“Siegel was the boss, but he wasn’t content to give orders and collect the fee. He had to see the victim suffer, sometimes die. He liked to do the job himself. That’s how he got the name of ‘Bugsy.’ Other mobsters said he was crazy to take such chances, but Siegel seemed to delight in hurting people—as long as he couldn’t get hurt in the process.

“He had a hand in the vice racket and, as a lad, he stole from blind men’s cups. Any one of a thousand persons had a reason for killing him and would have if they could. But if you really want some information, talk to Virginia Hill.”

Yet, certain people saw a softer and kinder side of the man known as “Bugsy.”

Lou Wiener Jr., Siegel’s Las Vegas attorney, told the press, “When Siegel got killed you wouldn’t believe how many employees of the Damon Runyon Cancer Fund broke down in tears  (Siegel gave liberally to this fund- with stolen money, of course). He was very generous with the help and very well-liked. He was good to people. He was good to me and my wife.”

Siegel was so well-liked, only five blood relatives attended his  funeral. All his mob associates, some of whom had ordered his death, gave Siegel the ultimate insult – they ignored his death.      

Within minutes of Siegel’s demise, the mob took over the Flamingo’s operation. Moe Sedway, Gus Greenbaum, and a  mob associate named Morris Rosen, stormed into the Flamingo and announced to everyone that they were the new bosses. Rosen assembled a group of investors, including Sedway, Greenbaum, and Meyer Lansky, to raise $3.9 million to buy the property from Siegel’s Nevada Projects Corporation.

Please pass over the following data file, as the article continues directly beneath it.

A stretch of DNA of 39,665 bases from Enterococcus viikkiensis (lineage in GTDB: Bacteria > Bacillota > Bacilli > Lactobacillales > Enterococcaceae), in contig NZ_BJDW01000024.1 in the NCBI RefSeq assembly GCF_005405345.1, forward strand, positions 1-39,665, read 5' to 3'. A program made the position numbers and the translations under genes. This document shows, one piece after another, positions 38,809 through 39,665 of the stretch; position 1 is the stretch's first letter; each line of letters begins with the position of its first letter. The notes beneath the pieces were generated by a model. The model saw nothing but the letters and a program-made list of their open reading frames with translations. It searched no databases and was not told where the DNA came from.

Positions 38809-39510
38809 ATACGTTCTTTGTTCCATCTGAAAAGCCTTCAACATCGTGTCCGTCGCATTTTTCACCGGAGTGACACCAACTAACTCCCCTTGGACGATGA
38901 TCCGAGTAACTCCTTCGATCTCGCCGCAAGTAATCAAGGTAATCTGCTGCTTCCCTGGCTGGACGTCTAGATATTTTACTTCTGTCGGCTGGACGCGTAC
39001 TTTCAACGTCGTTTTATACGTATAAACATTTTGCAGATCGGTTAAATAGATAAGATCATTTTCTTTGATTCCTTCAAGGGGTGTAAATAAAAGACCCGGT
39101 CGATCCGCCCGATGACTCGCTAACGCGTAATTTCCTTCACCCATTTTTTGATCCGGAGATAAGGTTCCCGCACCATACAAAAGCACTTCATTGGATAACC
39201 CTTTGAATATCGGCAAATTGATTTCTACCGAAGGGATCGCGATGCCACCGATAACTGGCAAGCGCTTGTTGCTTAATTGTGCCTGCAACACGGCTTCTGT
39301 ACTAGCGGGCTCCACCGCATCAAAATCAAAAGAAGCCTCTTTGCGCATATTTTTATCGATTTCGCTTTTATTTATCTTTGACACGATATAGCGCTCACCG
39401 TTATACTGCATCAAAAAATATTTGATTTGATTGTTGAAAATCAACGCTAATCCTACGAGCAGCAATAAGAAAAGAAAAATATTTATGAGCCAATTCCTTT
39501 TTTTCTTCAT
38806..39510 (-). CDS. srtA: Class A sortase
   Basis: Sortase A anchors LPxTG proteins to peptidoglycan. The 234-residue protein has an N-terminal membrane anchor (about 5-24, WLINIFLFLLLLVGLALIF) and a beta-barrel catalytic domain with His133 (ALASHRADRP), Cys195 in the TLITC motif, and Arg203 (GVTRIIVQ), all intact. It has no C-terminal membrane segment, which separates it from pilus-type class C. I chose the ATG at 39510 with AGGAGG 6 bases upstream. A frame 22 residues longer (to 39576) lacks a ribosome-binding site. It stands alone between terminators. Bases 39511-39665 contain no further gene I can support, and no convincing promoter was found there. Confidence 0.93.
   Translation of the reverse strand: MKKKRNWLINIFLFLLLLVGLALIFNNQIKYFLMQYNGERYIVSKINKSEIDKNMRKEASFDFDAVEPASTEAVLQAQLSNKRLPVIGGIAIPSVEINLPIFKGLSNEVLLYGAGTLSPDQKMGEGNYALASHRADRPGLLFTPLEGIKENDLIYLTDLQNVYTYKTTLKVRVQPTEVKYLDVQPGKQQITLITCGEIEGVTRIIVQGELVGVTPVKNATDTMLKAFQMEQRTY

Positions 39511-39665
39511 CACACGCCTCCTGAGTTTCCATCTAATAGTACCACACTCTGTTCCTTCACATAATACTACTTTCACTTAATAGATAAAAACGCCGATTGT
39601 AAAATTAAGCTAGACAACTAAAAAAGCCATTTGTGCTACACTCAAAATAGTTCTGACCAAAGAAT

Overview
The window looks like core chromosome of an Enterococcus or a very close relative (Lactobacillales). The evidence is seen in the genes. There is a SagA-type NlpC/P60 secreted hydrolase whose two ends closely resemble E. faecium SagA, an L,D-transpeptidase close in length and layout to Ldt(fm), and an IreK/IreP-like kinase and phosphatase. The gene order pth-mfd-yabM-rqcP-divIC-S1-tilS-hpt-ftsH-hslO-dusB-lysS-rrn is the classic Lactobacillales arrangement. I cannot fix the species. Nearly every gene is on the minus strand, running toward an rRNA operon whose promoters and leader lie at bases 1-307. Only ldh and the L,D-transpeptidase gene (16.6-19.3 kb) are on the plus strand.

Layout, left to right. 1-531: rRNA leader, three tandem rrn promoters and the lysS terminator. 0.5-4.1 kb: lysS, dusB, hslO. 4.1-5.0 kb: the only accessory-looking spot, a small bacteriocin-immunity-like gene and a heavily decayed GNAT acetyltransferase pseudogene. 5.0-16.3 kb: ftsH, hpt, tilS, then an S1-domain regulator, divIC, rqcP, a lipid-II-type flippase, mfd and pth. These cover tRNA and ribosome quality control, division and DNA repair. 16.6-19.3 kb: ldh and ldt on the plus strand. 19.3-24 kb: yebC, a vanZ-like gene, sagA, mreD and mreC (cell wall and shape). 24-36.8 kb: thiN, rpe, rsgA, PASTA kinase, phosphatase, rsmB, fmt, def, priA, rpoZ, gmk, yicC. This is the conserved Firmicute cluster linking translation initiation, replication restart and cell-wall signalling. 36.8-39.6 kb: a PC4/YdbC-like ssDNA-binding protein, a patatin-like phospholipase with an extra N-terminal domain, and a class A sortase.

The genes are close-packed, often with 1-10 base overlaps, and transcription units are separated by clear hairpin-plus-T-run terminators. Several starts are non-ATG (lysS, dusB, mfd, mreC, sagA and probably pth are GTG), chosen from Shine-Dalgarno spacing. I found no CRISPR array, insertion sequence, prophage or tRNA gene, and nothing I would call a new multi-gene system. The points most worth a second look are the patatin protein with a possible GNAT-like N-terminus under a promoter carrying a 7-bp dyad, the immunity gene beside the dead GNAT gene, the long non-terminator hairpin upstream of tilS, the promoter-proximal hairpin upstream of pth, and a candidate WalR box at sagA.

The resort was renamed “The Fabulous Flamingo” and the hotel’s gaming license was

issued to Sanford Adler, who served as operator and “front man” for the mobsters/investors until 1948, when Greenbaum took over the show. With Greenbaum in charge and Siegel not there to skim the profits,  and the Fabulous Flamingo showed a profit of $4 million in Greenbaum’s first year as boss.

To add insult to injury, when it was renovated in 1993, the Fabulous Flamingo’s leadership, now the Hilton Corporation, tore down Siegel’s private suite near the pool. In 1997, the Flamingo celebrated its 50th anniversary and not a word was mentioned about Siegel. It was as if Benjamin “Bugsy” Siegel had never existed.

A spokesman for the hotel explained to the press, “The ‘Bugsy’ image was not something that was particularly endearing to the Flamingo or Hilton. This was not George Washington or Abraham Lincoln. We’re talking about a robber, rapist, and murderer. Those are not endearing qualities.”


Joe Bruno on the Mob – Bugsy Siegel

Posted in criminals, crooks, Gangs, gangsters, labor unions, mafia, mobs, Mobsters, murder, New York City, New York City murder, organized crime, police, Uncategorized with tags , , , , , , , , , , , , , , , , , , , , , , , , , , , , , , , , , , , , , , , , , on November 23, 2010 by Joe Bruno's Blogs

Benjamin “Bugsy” Siegel is the man most responsible for the re-birth of the city of Las Vegas, as the gambling capitol of the world.

Siegel was born Benjamin Siegelbaum on February 28, 1906, in the Williamsburg section of Brooklyn. As a teenager, he crossed the bridge to Manhattan and started a gang on Lafayette Street, which skirted the boarder of Little Italy, with another thug named Moe Sedway. Their main racket was shaking down pushcart owners for protection money, and if they weren’t paid quickly, they burnt down the poor owner’s pushcart.

Soon Siegel teamed up with Meyer Lansky, the man who would shape his life, and eventually, his death. Together they formed the “Bugs and Meyer Gang,” which started out in auto theft, and ended up handling hit contracts for bootleggers, who were having their shipments hijacked. This tidy little killing business was the forerunner to the infamous Murder Incorporated, which handled hundreds of contract murders during the 1930’s.